About the Calumet Quarter

The Calumet region, extending from Chicago’s south side along Lake Michigan into Indiana and Michigan, was once a vast network of wetlands, lakes, prairies, and dunes. This region lies at the intersection of pre-contact distributions of northern boreal forest, prairie, savanna, and dune. While the area saw significant use prior to European colonization, it was only in the last 150 years that human land use — especially heavy industry and urban development — began to radically reshape the region. In spite of this, the Calumet is still home to significant levels of biodiversity. Through the synthesis of four integrated courses, guest lectures, stakeholder meetings, community environmentalist projects, weekly field trips, outreach, and the compilation of three site-specific (Pullman/Lake Calumet, Indiana Dunes, and Big Marsh Complex) final technical reports, students in the University of Chicago Program on the Global Environment-run Calumet Quarter will be part of an innovative example of cooperative conservation, the 70+ member Calumet Initiative, which brings together scientists, planners, community groups, local residents, and business with the goal of revitalizing both the local economy and the ecological riches of the Calumet region.

The courses comprising the academic portion of this year’s Calumet Quarter will include:

  • Environmental Studies 27120: Historical Ecology of the Calumet Region (Instructor: Mark Lycett, Teaching Assistants, Administrators, and Guest Lecturers: Maddie McLeester and Sonia Grant), which contextualizes the Calumet Region in terms of its complex and intersectional sociocultural, political, economic, and geographical/geological/environmental history;
  • Environmental Studies 27220: Environmental Management and Planning in the Calumet Region (Instructor: Sabina Shaikh), which explores and identifies the environmental issues, challenges, and opportunities in the Calumet Region through multiple lenses, including environmental economics, urban planning and management, and urban revitalization and renewal, ultimately addressing the historical path towards economic development in the region with a focus on sustainable redevelopment amidst myriad interests and stakeholders;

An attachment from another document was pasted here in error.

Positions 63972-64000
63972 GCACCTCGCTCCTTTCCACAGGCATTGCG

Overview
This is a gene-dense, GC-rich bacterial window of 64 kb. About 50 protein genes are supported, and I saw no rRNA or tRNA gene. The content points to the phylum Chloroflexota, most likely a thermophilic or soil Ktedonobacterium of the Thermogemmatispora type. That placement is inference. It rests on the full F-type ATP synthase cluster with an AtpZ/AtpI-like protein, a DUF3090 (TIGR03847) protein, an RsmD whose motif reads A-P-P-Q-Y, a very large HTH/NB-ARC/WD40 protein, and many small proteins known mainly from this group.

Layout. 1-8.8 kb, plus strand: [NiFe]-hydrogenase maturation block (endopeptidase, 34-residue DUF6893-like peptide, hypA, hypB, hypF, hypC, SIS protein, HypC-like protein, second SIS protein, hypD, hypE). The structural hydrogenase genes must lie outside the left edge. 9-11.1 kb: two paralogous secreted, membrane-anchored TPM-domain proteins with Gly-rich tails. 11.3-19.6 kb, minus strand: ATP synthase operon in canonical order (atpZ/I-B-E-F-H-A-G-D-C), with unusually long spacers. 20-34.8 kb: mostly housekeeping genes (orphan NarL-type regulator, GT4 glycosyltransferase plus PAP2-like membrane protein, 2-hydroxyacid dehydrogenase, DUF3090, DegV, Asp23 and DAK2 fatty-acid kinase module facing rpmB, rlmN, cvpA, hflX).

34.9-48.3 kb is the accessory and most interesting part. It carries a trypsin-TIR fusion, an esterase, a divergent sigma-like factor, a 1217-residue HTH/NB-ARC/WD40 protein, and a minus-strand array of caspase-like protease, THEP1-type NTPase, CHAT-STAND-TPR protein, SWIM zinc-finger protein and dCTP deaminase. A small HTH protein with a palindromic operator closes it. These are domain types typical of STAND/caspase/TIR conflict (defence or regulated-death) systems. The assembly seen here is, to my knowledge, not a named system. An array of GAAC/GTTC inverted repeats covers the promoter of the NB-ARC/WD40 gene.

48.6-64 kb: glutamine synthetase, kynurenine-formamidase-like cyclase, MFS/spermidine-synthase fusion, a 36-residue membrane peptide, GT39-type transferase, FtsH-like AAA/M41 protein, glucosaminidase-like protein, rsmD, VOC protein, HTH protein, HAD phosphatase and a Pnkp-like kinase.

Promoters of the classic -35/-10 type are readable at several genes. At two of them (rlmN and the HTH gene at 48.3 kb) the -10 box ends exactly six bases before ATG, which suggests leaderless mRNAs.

• Environmental Studies 27320: Topics in the Ecology of the Calumet Region (Instructor: Alison Anastasio), which gives students a strong foundation in the local ecology of the Calumet using local research and habitats to understand fundamental concepts in ecology and the scientific method and focusing on urban ecology, whether these fundamental ecological concepts are applicable, what other factors need to be considered in the urban ecosystem, and the role humans have in restoring natural and managing novel ecosystems (“from discovery to delivery”), among other topics; and
  • Environmental Studies 29720: Reading and Research: Calumet (Instructor: Mark Lycett), which is primarily dedicated to the discussion of relevant articles written by various guest speakers, acquainting students with literature on a variety of topics ranging from food security to wetlands ecology to conservation theory.

Learn about this year’s Calumet Quarter students and faculty»